I’ve been coming back to this for hours, but I really had to take a break after typing that one out. Grief comes in waves, but seeing him in my mind tossing a toupee through the air made me laugh so very hard.
Anthony was always good for a stunt like that. I remember him getting suspended once for something that was pretty innocent, but of course got away from him. There was a hallway in school that if you did it just right, you could sling a quarter up the wall and it would launch into the air like it was shot out of a cannon. If you were lucky, you could catch some fool underclassman unaware and plonk them in the back of the head. Anthony had the misfortune of hitting the absolute perfect attempt, but at a time when a teacher walked into the line of fire. Hearing the excuses that came out of his mouth would put most authors to shame for sheer creativity. She wasn’t buying it. Thinking back on it, we got into trouble quite a bit then. Whenever something went down that required a visit from the principle, Haydon would always call the same three or four names to come up and pay the piper. Anthony and I were always on that list. The looks of bewilderment we would put on never fooled anybody. We always got called to the carpet, from toilet-papering cars to egging Haydon’s house, but it was never the kind of antics that were mean-spirited. We were just friends with a warped sense of humor (We get the joke, why didn’t they get the joke? They never get the joke). Sure, we would still butt heads from time to time, like when he tried to steal my girlfriend or I snuck laxative onto his pizza, but eventually we would get over it and move on. In hindsight, if we had pulled most of the things today that we pulled then, we’d probably all have lenghty, sealed juvenile court records.
I’m flooded with memories, like how we all used to go to David Stegman’s house to spend the night and eat pizza that his father would put way too many onions on. David’s family would welcome us hooligans with open arms. We’d eat pizza, watch movies, and get up in the morning and beat the snot out of each other playing football the next day. There’s just too much to tell than I could ever do justice. Those were some of the best moments of my life, and Anthony was right there for all of it. Recently, I said that one of the tragedies of living long enough is that you have to see the people you love leave, but that was a thought that Old Daylan (or Daylon, or Daylkan, or however you might mess up my name) was supposed to understand. Slightly No Longer Young Daylan wasn’t supposed to face this, and certainly not because of the passing of Equally Slightly No Longer Young Anthony.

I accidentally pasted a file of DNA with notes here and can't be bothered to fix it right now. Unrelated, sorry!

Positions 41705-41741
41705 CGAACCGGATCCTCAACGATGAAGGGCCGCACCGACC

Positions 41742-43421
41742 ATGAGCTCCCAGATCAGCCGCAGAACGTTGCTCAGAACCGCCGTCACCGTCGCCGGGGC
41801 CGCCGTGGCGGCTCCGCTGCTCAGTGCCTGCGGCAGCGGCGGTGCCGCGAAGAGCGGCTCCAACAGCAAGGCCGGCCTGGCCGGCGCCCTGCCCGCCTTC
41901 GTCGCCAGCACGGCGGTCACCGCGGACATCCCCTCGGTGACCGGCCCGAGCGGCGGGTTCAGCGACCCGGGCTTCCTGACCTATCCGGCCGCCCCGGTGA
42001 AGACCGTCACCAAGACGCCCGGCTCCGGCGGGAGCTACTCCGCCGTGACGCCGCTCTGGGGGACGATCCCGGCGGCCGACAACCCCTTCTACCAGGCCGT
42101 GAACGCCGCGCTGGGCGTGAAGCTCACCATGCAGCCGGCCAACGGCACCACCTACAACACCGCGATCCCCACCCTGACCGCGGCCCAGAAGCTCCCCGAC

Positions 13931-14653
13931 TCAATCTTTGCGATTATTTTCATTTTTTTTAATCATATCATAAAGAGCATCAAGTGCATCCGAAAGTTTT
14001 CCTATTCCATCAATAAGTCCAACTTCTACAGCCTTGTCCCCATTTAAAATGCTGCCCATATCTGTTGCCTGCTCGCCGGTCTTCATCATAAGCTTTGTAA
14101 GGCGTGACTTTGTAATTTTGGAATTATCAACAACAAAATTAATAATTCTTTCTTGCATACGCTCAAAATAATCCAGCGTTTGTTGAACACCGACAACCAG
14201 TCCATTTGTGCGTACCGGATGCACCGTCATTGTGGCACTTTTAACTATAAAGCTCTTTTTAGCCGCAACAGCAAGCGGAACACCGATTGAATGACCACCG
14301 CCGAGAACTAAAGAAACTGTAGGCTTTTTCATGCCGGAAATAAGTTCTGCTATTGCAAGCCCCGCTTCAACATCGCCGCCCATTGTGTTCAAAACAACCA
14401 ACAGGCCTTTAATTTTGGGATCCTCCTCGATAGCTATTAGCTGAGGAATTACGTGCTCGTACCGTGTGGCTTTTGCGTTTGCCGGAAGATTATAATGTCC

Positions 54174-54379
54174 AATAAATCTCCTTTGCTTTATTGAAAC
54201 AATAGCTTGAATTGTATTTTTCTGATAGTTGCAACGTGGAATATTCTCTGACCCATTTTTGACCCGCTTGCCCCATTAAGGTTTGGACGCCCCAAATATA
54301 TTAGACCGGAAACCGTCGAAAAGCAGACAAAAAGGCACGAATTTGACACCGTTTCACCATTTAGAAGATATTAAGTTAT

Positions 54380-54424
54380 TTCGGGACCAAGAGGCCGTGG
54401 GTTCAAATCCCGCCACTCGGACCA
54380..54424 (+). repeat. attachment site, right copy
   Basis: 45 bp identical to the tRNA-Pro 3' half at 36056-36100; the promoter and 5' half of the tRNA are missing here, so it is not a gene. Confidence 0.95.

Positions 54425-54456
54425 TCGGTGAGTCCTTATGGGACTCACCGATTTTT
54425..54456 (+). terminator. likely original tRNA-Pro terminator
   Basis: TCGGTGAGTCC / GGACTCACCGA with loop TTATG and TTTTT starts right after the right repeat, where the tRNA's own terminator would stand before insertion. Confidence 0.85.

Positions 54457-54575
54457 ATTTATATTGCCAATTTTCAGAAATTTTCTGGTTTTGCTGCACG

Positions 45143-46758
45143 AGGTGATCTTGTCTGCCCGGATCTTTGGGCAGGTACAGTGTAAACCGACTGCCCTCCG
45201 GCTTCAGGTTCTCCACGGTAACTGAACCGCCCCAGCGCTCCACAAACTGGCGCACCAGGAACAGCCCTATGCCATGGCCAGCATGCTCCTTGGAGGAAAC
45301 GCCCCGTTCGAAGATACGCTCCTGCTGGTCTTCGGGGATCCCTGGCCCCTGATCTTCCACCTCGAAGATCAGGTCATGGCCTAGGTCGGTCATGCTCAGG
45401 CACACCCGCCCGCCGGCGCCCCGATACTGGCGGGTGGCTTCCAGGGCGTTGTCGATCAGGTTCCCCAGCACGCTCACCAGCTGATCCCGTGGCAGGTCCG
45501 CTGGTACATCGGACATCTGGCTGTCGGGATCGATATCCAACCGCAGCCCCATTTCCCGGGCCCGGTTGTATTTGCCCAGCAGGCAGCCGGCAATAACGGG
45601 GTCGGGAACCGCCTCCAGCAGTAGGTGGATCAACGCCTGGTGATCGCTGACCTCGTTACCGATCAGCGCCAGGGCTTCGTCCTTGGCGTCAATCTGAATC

One of the best moments of Anthony’s life, and what I still consider his greatest trick, was convincing Ramona to go out with him. This was around our senior year. Ramona was in the color guard. They quickly became inseparable, which is de rigueur as teenagers, but they remained so from then on. Ramona is the perfect foil for someone like Anthony, forceful and with a big, straightforward personality. Perfect to balance a bullshit artist like one of us. Anthony and I had more than one conversation about his relationship, the details of which are none of your business. There were no earth-shattering or scandalous revelations, anyway. It was just talking about the girl he was dating and would eventually marry.